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He. Didn’t. Even. Try!


On my twitter feed, someone alerted me to professional Green Laternite vastleft defending the idea that the ACA was, in fact, the same as the Heritage plan, because all political rhetoric is to be taken at face value as sober policy analysis. Although I should have known better, I noted the radical dissimilarity of the ACA and the Heritage Plan. Since continuing to defend the idea that replacing the ACA with a requirement to buy nearly worthless catastrophic insurance while eviscerating Medicare and Medicaid wouldn’t really change anything is not only impossible but makes it very difficult to sustain a leftier-than-thou pose, this led to vastleft and various of his followers repeating the familiar sequence of goalpost-moving. We can summarize:

  • Compare the ACA not to the status quo ante but single payer.
  • Imply that Obama could have gotten single payer if he wasn’t a sellout to insurance company interests.
  • When called out on that, claim that the idea that single payer could have been passed is a strawman.  Use the phrase “Overton Window” again and again to avoid explaining exactly what you think could have happened.  (I don’t mean to be an armchair green lanternite, but in the future I would recommend varying things a little by also throwing “mandate” and “political capital” out there; makes the bullshit a little less obvious and sounds all serious pundity and stuff.) Also — and this is important — don’t let dismissing the possibility of passing single payer in 2010 as a “strawman” stop you from making single-payer the baseline comparison for the ACA. Those goalposts won’t move themselves!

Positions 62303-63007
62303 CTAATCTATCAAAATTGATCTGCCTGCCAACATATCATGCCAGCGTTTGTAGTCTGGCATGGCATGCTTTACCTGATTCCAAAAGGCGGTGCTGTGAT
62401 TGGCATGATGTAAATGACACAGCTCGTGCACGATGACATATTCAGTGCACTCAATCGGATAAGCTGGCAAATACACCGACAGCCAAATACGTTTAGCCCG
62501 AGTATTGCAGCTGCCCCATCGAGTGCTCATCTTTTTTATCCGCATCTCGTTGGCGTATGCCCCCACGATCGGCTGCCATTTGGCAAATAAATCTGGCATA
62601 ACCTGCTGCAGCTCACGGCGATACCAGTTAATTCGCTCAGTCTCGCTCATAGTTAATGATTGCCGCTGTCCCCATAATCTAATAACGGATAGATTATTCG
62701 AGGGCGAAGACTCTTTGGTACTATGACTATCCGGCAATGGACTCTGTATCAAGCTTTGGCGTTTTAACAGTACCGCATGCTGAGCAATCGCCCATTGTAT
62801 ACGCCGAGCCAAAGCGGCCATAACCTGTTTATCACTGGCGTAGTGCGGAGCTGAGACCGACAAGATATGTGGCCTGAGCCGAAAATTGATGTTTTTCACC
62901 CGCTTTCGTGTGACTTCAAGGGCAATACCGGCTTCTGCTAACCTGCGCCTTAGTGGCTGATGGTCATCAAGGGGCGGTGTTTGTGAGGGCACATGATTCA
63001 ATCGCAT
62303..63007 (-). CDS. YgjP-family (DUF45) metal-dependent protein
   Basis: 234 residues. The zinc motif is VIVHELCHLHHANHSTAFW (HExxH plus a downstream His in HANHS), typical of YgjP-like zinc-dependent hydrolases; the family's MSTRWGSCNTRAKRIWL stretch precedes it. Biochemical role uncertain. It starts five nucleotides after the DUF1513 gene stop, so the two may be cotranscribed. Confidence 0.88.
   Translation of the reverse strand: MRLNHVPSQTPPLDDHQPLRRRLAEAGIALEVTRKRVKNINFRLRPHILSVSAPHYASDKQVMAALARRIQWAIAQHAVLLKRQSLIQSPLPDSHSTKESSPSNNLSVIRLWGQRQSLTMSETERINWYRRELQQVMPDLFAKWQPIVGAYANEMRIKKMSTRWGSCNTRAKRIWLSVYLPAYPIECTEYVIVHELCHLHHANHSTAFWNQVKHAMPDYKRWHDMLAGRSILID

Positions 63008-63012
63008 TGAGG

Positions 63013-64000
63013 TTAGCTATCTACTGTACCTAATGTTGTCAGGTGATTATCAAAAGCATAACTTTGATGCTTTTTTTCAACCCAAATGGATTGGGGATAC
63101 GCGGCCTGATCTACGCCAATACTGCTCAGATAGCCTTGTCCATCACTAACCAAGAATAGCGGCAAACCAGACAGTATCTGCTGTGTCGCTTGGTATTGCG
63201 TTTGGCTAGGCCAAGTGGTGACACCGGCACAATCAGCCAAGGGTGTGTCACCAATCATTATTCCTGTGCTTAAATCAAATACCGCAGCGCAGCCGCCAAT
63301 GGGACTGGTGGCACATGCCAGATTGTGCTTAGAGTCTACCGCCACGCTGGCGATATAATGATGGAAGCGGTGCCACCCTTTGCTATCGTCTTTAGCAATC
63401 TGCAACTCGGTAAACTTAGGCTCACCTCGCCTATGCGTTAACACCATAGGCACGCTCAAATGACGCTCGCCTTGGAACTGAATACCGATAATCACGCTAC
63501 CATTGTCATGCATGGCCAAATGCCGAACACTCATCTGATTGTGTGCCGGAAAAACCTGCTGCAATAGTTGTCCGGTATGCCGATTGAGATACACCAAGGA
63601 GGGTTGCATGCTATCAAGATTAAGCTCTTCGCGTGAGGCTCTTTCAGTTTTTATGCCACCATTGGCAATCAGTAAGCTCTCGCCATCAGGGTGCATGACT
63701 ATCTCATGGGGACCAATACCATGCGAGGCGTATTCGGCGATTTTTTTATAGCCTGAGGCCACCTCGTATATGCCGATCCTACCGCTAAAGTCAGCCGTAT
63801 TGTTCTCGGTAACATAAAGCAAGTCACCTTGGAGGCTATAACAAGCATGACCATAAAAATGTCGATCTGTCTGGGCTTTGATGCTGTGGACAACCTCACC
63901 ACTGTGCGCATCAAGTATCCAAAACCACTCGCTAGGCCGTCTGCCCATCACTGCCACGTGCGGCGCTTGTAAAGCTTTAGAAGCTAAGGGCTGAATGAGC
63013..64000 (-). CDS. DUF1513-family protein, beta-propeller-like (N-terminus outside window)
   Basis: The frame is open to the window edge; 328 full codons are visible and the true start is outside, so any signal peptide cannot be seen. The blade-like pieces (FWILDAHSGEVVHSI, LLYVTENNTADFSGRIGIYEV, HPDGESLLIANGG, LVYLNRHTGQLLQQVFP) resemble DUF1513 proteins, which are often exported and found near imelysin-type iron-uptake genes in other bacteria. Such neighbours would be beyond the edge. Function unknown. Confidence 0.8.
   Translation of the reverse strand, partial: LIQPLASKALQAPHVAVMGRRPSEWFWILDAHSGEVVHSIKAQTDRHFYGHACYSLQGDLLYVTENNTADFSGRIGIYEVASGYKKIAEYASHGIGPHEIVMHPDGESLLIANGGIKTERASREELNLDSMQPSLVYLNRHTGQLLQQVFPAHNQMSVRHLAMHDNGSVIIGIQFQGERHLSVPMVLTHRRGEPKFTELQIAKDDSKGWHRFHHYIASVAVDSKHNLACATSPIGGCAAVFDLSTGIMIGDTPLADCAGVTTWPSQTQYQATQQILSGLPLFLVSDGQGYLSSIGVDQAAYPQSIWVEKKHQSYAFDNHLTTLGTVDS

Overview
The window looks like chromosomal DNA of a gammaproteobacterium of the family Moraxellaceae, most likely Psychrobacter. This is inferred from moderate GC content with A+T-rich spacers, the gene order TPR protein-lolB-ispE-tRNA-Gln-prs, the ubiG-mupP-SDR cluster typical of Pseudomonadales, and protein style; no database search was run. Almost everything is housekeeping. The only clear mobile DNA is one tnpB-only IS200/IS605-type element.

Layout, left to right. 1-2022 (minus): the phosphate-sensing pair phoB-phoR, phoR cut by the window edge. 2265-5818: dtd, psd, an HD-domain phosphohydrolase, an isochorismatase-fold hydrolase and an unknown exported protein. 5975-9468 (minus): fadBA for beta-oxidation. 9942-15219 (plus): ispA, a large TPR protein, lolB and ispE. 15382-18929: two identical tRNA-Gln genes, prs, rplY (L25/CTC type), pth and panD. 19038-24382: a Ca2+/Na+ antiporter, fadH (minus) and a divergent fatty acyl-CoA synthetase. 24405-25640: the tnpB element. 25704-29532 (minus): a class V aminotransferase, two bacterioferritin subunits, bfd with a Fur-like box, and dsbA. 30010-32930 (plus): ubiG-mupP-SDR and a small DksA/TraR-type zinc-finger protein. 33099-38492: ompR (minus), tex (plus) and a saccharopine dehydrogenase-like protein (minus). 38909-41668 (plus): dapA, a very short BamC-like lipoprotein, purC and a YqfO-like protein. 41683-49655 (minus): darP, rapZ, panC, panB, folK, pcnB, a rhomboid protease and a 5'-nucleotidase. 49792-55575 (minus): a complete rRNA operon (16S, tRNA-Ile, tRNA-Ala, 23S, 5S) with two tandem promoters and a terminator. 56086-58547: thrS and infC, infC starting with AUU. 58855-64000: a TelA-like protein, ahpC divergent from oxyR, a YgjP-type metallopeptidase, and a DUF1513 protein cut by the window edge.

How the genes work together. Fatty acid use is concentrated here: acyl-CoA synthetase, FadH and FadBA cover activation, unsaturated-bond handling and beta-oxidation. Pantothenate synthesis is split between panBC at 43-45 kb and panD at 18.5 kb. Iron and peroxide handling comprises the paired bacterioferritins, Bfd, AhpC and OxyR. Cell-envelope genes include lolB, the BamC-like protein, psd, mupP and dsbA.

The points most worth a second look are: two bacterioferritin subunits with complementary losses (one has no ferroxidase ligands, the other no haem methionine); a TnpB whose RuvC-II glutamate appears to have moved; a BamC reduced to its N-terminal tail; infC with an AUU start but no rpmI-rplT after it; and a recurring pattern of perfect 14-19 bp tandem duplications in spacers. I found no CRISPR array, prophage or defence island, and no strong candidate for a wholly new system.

• Argue that someone who really understood negotiating would have made a completely empty threat to pass single payer, which would have totally produced a better outcome. Because if you walk into a car dealership and offer $500 for a new Cadillac, the dealer will have no choice but to sell it to you for $2,000.  Clearly, you understand negotiating much, much better than Reid, Pelosi and Obama, who succeeded where Clinton, LBJ, and Truman failed, and I would like to subscribe to your consultancy services.
  • Remarkably assume that when legislation passes without a single vote to spare, with at least 10 conservative Democrats plus Joe Lieberman each having a veto over the final bill, that the burden of proof is on people who think that it was probably the best viable legislation, not on those who think substantially better legislation could have passed.  (In fairness, at least nobody seems to be making the “Obama should have threaten to primary people who weren’t running again” argument yet.)
  • And, finally, rather than arguing that Bayh, Lieberman, Nelson et al could have been on board for destroying the American health insurance industry, you can ludicrously argue that absent the ACA the health insurance industry would have just dissolved on its own, allowing you to pretend that your preferred strategy of Obama using the bully pulpit to favor single payer rather than actually getting legislation passed is actually a path to single payer, rather than an a de facto endorsement of the morally monstrous Republican offer to the working poor and uninsured: i.e. “nothing.”

The one thing that runs through these various strands of bad argument, I think you’ll notice, is the apparent belief that what’s in Obama’s heart matters more than anything else.  This is perhaps the most fundamental misconception of all. Again, the White House isn’t where political transformation starts; it’s where it ends.  If you think Barack Obama is the primary barrier to Medicare-for-all, you’re never going to achieve anything.

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